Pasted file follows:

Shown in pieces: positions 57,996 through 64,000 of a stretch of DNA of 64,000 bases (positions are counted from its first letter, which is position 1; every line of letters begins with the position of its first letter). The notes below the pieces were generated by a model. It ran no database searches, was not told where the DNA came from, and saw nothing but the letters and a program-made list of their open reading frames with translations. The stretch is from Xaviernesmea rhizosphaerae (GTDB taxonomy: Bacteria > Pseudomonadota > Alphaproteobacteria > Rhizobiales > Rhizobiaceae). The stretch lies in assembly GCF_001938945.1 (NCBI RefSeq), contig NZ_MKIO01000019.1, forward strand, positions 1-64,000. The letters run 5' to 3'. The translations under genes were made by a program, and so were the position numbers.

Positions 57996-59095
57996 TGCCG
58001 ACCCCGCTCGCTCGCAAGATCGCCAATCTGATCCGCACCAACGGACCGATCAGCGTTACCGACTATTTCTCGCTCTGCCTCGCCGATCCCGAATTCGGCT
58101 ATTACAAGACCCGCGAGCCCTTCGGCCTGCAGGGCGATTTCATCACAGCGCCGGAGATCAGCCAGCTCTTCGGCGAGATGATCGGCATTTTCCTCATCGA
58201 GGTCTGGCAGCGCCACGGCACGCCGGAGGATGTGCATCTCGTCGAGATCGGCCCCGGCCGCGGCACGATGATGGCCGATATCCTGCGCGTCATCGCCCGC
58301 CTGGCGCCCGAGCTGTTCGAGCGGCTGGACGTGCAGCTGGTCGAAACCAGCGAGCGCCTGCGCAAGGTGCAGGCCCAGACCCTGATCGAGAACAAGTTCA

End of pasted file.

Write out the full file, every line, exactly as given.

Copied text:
Shown in pieces: positions 57,996 through 64,000 of a stretch of DNA of 64,000 bases (positions are counted from its first letter, which is position 1; every line of letters begins with the position of its first letter). The notes below the pieces were generated by a model. It ran no database searches, was not told where the DNA came from, and saw nothing but the letters and a program-made list of their open reading frames with translations. The stretch is from Xaviernesmea rhizosphaerae (GTDB taxonomy: Bacteria > Pseudomonadota > Alphaproteobacteria > Rhizobiales > Rhizobiaceae). The stretch lies in assembly GCF_001938945.1 (NCBI RefSeq), contig NZ_MKIO01000019.1, forward strand, positions 1-64,000. The letters run 5' to 3'. The translations under genes were made by a program, and so were the position numbers.

Positions 57996-59095
57996 TGCCG
58001 ACCCCGCTCGCTCGCAAGATCGCCAATCTGATCCGCACCAACGGACCGATCAGCGTTACCGACTATTTCTCGCTCTGCCTCGCCGATCCCGAATTCGGCT
58101 ATTACAAGACCCGCGAGCCCTTCGGCCTGCAGGGCGATTTCATCACAGCGCCGGAGATCAGCCAGCTCTTCGGCGAGATGATCGGCATTTTCCTCATCGA
58201 GGTCTGGCAGCGCCACGGCACGCCGGAGGATGTGCATCTCGTCGAGATCGGCCCCGGCCGCGGCACGATGATGGCCGATATCCTGCGCGTCATCGCCCGC
58301 CTGGCGCCCGAGCTGTTCGAGCGGCTGGACGTGCAGCTGGTCGAAACCAGCGAGCGCCTGCGCAAGGTGCAGGCCCAGACCCTGATCGAGAACAAGTTCA